Silber steps down as Board of Education chairman, ends impasse
By Eric McHenry
To break a political deadlock over the appointment of Massachusetts' new education commissioner, BU Chancellor John Silber resigned as chairman of the state Board of Education on March 2.
Silber included in his letter of resignation to Governor Paul Cellucci a proviso that he be replaced as chairman by James Peyser, the candidate both he and Cellucci had favored for the commissioner's position. Neither Peyser, head of the Pioneer Institute, a Boston-based conservative think tank, nor interim commissioner David Driscoll had the six votes necessary for election by the board. Cellucci accepted both the resignation and the Peyser condition, clearing the way for approval of Driscoll as commissioner.
"It's not often in public life that someone will put his personal interest aside to try to make sure that the common good is done," Cellucci said March 3, announcing his acceptance of the resignation. "Dr. Silber has done that and he's a hero for doing it."
"He's a very nice man, but I did not see in him the kind of leadership and the kind of independence from the status quo that I think education reform calls for," Silber said in a March 7 appearance on Challenge, a WABU news analysis program. "My view was shared by three other members of the board, so we ended up with an impasse."
"I think John Silber has done a marvelously statesmanlike thing, and it's exactly what I would expect of him," said SED Dean and Board of Education member Edwin Delattre in a March 5 interview with the BU Bridge. "But I do not believe the outcome -- David Driscoll's appointment as commissioner -- is a desirable one for Massachusetts education. His seven-month record as interim commissioner shows both omissions of performance that have had dreadful consequences and unilateral actions that should never have been taken."
Governor William Weld invited Silber to become chairman, an unpaid position, in late 1995, seeing in him a likely agent of necessary change. Silber has been characteristically active in the role, pushing through stringent teacher certification requirements he said have "revealed the bankruptcy of most schools of education in the Commonwealth of Massachusetts.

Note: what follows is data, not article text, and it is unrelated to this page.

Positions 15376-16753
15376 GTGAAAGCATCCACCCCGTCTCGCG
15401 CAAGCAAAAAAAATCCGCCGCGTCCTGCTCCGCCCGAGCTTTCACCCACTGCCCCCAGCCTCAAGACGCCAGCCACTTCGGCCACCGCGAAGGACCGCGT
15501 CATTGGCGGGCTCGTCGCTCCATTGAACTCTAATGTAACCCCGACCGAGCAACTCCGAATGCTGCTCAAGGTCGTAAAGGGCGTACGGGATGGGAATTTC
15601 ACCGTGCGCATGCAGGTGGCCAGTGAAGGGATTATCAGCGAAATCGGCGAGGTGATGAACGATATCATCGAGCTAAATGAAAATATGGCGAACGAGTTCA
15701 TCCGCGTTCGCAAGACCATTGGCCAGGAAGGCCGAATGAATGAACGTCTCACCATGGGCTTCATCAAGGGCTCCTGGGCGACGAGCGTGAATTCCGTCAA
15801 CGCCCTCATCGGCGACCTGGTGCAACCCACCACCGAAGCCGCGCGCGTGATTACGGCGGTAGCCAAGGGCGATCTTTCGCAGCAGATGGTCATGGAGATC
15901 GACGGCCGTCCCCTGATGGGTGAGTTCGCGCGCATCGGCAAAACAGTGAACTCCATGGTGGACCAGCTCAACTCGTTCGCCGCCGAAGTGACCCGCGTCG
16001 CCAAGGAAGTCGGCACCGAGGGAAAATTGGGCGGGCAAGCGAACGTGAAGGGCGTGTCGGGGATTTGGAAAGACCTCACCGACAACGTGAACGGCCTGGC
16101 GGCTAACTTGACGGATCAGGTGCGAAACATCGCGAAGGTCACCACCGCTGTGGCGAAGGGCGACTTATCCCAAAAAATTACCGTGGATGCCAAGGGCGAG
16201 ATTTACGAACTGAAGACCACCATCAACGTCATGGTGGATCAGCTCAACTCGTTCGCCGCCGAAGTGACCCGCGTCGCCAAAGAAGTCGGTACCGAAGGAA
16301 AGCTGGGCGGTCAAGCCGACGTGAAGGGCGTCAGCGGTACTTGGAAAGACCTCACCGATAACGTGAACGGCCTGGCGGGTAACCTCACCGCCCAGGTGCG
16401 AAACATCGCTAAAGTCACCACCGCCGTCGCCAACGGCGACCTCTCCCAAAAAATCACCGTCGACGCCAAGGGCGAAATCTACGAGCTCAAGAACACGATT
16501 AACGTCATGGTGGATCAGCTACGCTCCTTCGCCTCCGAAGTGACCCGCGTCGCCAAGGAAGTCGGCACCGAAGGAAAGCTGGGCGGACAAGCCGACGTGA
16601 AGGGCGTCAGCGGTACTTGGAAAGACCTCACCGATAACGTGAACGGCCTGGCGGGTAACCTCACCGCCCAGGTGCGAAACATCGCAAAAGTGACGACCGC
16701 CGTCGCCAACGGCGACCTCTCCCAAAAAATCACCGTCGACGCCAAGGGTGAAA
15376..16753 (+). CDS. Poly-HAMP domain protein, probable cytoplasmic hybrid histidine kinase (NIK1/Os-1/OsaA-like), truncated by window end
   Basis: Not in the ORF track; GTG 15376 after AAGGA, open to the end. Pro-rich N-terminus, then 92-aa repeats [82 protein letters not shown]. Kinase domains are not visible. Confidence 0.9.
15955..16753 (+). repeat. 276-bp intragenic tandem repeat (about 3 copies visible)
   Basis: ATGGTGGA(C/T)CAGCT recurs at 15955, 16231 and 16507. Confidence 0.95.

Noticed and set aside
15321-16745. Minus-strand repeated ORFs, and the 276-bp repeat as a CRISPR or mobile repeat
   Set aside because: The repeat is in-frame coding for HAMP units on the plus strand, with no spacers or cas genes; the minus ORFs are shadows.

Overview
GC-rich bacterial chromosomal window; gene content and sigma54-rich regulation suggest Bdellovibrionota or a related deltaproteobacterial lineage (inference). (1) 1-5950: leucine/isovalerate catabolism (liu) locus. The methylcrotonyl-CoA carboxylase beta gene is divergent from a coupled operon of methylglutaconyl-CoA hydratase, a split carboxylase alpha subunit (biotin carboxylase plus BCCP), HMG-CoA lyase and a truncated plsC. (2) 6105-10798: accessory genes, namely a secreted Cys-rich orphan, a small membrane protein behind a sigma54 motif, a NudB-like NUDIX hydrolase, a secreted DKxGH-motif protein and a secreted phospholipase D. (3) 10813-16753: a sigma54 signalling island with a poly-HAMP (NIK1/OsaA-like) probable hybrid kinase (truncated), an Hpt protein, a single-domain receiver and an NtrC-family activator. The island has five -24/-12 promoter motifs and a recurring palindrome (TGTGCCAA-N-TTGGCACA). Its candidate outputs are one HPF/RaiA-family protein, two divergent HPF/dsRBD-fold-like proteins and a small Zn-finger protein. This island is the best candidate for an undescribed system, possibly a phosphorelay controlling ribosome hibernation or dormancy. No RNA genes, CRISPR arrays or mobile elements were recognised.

"And it would be no different if the test were given nationwide," Silber added in a March 9 interview with the Bridge. "It has revealed that the standards of admission, the curriculum requirements, the grade inflation, and the risible standards of graduation in schools of education are nothing short of scandalous."
Silber also points to the development of the first curriculum frameworks for English, history, social studies, foreign language, and other subjects taught in public schools, the Massachusetts Comprehensive Assessment System (MCAS) tests, and a literacy test for third graders as accomplishments of the board during his term. He said he admires Peyser's proposals for continued education reform, such as the appointment of a deputy commissioner for academic affairs who could recruit experts to determine content for the frameworks and for the MCAS.
"I think that is an excellent recommendation," Silber said. "If he picks the right person for that position, and if he gives that person his full support, that could be a major improvement in the prospects for the design of the frameworks and in the prospects for the design of the MCAS tests and other examinations that have to be given."
Silber said an overarching hope is that Peyser will be able to build consensus on the board so that reform can proceed and future impasses can be avoided.
"I hope that Peyser will, with the majority of the board, insist on the rapidity of reform and on the standards that have characterized the first three years of the present board," he said. "I'm not going to predict the future, but I hope that the intense pressure for meaningful education reform will continue."
Silber will continue his duties as chancellor of BU. He said he plans to dedicate time freed by his departure from the board to three book manuscripts: a book about freedom and responsibility, one covering education or a collection of previously unpublished essays, and a book about Immanuel Kant's ethics that he hopes to have ready for publication in 2000.
"I had completed that book before I came to Boston University," Silber said. "But the manuscript was burned in a fire in my home on January 4, 1972, and the fire, as is the usual wont of fires, burned all around the edges including all the footnotes. And so I had the unattractive task in the intervening years, while being heavily engaged as president of Boston University, of trying to recover the footnotes. And I did recover them, but in the meantime many years had passed and there was secondary literature that I had to read to try to bring the manuscript up to date. I hope to have time, beginning next summer, to rewrite that manuscript.
"It will be 30 years late," he said, "but it will be better late, I think, than never."